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What Is HOA?

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When buying a property, take into consideration all the different factors including the presence of a Homeowners Association, and if there is an HOA management company involved. If this is the case, you’re more than likely going to be required to abide by strict rules and to pay the monthly HOA fees. For some, an HOA is a deal-breaker, while for others it’s a good selling point.

Read on to fully understand what living in an HOA is like, and how this type of community could affect you, and your overall quality of life.

What Is HOA?

A Homeowners Association (HOA) is an independent organization that sets and upholds various rules and regulations to ensure the maintenance and enhancement of the community. It consists mainly of single-family houses, townhouses, high rises, or condominiums.

Buying properties


What Is The History of HOA?

In early 1900, the traditional Homeowners Association was established in Los Angeles. Two of the first HOAs were the Arroyo Seco Improvement Association and the Los Felix Improvement Association.

These planned neighborhoods established legal precedent for zoning district set-up, especially for luxury residences. The restrictions included provisions and an upscale cost of construction which led to discrimination against the people who can purchase a property.

After many years passed, the Fair Housing Act of 1968 finally officially changed the way HOAs would be run.

Types of HOAs

Different types of properties come with different kinds of homeowners associations.

Single-Family Communities

The single homes community association hosts detached and individually owned primary residence from middle-class to more affluent families. The HOA dues cover lawn care, communal space maintenance, and snow removal.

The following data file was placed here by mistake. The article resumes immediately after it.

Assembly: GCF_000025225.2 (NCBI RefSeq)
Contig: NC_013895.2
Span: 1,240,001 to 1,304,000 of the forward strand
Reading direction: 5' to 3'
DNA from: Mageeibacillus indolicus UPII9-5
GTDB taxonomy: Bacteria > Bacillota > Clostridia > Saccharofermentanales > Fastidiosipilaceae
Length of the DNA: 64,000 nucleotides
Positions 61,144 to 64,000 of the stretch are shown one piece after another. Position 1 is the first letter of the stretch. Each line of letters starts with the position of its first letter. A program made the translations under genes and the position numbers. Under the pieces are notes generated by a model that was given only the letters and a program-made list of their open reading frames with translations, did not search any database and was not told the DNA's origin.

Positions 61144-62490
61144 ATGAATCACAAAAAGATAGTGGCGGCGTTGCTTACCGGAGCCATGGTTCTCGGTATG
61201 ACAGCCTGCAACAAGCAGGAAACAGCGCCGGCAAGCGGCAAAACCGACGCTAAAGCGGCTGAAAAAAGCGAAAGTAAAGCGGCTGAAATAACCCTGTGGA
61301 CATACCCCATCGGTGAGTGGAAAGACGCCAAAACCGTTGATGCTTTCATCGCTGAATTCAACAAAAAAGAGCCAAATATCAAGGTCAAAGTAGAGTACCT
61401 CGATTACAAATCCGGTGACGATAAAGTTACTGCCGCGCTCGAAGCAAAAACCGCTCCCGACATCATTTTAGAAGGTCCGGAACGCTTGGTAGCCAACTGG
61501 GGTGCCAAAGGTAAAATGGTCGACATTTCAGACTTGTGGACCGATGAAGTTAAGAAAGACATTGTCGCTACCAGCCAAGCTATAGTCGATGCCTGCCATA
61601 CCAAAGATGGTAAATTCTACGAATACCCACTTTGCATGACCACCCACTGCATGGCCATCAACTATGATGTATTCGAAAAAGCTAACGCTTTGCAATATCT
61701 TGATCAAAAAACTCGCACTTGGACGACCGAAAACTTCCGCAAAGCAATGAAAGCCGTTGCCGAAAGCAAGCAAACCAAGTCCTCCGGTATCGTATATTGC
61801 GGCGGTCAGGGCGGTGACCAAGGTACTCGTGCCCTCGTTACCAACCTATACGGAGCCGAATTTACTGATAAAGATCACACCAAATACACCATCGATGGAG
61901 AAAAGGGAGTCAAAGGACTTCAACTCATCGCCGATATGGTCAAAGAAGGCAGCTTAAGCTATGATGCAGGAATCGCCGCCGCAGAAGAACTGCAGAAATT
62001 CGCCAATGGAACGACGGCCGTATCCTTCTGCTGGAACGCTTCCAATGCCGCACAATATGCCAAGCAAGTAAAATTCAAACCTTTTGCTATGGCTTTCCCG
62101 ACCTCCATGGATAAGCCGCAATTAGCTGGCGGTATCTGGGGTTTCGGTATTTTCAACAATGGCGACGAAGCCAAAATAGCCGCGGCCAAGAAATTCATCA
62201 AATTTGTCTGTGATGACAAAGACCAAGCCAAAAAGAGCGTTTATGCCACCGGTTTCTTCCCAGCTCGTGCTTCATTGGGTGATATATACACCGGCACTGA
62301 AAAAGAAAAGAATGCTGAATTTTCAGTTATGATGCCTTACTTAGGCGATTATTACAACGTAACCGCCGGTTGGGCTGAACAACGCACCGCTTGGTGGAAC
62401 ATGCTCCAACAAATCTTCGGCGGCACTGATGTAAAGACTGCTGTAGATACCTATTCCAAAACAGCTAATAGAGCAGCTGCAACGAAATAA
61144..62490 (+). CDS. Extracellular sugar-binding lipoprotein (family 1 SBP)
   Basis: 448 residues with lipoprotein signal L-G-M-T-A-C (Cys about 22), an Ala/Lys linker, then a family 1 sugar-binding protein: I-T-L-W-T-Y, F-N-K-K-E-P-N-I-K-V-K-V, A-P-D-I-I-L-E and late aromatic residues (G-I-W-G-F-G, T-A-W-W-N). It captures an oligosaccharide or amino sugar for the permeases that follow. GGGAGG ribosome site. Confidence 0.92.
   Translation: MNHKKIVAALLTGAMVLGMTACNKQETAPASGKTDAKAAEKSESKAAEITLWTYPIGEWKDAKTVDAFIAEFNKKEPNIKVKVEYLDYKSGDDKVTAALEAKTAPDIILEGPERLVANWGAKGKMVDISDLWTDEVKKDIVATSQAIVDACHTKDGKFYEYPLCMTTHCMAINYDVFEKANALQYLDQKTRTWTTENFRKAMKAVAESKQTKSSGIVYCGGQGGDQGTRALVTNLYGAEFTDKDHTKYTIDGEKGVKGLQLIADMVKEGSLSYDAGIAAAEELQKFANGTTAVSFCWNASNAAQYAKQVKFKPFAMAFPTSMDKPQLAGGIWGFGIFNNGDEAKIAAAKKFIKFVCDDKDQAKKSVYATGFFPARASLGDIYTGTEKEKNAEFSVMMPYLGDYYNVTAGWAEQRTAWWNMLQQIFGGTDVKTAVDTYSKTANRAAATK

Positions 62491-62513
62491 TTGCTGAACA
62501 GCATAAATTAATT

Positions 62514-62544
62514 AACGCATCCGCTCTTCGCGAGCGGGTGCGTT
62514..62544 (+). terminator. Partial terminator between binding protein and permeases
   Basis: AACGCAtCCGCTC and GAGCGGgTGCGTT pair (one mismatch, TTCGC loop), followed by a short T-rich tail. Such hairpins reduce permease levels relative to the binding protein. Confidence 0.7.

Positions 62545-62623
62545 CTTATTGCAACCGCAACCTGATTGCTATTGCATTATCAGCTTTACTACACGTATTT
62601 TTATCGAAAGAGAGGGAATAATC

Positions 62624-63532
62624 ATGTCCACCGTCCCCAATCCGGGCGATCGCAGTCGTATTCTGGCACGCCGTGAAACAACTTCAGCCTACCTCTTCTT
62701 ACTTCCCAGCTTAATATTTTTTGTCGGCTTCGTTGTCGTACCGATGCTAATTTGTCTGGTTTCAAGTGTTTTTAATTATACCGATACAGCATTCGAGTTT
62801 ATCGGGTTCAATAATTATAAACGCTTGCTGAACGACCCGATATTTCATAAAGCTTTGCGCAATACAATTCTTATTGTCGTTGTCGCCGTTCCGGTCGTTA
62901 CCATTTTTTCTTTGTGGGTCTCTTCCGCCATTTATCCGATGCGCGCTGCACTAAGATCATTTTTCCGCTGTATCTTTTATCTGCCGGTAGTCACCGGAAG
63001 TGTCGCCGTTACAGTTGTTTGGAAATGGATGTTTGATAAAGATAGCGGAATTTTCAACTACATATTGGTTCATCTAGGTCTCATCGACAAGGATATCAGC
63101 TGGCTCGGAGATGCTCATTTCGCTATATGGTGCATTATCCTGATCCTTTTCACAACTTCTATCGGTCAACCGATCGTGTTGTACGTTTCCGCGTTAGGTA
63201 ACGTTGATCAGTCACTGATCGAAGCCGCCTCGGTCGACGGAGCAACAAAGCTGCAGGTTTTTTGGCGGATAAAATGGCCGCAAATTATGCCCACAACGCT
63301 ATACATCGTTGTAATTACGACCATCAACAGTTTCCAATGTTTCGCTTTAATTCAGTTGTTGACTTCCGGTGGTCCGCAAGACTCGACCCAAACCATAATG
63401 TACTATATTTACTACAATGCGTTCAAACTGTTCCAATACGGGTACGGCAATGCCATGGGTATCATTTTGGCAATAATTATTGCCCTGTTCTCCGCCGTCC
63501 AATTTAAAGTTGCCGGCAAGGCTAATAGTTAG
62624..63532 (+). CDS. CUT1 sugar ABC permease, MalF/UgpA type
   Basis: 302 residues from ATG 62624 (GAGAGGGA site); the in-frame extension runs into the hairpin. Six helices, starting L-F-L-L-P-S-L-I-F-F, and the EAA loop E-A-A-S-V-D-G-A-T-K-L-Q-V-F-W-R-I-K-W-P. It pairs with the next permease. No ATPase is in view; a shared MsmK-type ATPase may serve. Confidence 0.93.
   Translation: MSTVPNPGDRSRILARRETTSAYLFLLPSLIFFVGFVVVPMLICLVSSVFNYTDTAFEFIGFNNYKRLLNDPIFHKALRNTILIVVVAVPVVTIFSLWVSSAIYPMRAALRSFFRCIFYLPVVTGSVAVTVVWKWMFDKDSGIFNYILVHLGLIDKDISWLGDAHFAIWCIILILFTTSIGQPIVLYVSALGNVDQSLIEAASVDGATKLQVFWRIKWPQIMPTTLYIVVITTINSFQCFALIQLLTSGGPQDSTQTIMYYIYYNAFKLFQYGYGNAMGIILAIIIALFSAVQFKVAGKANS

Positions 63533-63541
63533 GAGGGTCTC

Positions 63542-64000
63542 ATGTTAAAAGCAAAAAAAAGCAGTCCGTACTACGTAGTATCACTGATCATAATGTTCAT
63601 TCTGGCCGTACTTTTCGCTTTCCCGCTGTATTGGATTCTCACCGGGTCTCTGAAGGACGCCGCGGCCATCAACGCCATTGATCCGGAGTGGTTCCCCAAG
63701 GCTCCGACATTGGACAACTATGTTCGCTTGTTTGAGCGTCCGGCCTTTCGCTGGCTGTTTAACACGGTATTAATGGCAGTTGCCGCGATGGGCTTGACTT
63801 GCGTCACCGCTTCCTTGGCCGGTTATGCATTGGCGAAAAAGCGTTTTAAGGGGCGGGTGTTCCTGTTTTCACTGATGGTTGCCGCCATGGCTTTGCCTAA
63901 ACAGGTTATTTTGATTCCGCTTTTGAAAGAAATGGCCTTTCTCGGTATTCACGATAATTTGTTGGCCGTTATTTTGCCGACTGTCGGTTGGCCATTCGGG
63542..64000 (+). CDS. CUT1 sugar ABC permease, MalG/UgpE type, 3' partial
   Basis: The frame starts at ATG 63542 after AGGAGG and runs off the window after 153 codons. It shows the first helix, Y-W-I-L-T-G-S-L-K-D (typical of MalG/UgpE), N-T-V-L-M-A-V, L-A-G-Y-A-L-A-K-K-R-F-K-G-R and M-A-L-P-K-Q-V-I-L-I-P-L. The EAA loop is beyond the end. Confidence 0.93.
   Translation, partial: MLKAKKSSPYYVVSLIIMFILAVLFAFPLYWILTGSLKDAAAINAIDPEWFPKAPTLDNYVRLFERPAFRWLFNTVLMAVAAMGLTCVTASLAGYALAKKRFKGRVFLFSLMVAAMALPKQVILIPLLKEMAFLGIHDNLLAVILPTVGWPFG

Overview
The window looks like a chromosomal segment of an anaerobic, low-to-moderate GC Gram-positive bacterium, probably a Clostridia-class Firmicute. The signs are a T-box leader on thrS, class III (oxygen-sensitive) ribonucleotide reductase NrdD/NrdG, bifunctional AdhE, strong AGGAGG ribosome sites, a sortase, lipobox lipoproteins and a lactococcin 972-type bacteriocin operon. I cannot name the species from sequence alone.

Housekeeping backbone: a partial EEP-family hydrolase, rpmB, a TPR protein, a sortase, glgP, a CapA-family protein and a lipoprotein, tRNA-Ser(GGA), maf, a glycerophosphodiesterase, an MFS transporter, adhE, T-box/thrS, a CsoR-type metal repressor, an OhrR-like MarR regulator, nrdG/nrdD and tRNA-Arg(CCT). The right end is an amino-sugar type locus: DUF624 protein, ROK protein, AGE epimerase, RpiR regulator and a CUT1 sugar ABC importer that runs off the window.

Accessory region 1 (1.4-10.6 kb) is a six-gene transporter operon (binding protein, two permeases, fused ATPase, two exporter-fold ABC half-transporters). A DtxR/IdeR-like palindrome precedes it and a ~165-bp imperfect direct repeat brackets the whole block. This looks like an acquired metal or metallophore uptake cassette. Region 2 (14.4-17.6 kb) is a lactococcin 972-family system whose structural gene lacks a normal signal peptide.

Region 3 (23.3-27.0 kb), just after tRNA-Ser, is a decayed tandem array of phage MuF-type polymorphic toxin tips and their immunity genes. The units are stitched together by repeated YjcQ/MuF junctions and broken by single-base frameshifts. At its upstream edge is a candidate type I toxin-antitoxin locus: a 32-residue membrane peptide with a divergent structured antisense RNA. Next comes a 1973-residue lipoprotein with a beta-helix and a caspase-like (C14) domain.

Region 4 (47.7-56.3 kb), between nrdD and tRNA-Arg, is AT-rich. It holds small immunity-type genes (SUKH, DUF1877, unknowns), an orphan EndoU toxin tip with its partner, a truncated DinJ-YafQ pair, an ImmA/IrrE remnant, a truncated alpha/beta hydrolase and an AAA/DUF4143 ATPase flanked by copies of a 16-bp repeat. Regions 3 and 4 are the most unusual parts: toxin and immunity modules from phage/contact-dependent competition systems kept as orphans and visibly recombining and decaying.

Condominium Communities

Condominiums are situated in a building or community with multiple units. These privately owned residences pay HOA fees for maintenance and access to common areas such as the swimming pool and fitness center.

Townhouse Communities

Owners of these multi floors, attached to adjacent, individually owned units are responsible for most of the maintenance. Generally, they pay fees at a lower rate than condo residents to cover services such as trash removal and access to amenities.

What Does the HOA Do?

The HOA management or HOA boards are composed of elected residents who take charge of various functions in the community associations. These may vary a little differently, but the number of things they do affect the neighborhood.

  • Manage the common areas and community properties such as swimming pools, fitness rooms, and tennis courts
  • Create and enforce rules and regulations within the HOA community
  • Maintain the exterior structures from the roof, exterior painting, parking, and landscaping
  • Facilitate the recycling and pest control services in the neighborhood
  • Supply and pay the security officers and maintenance workers in the community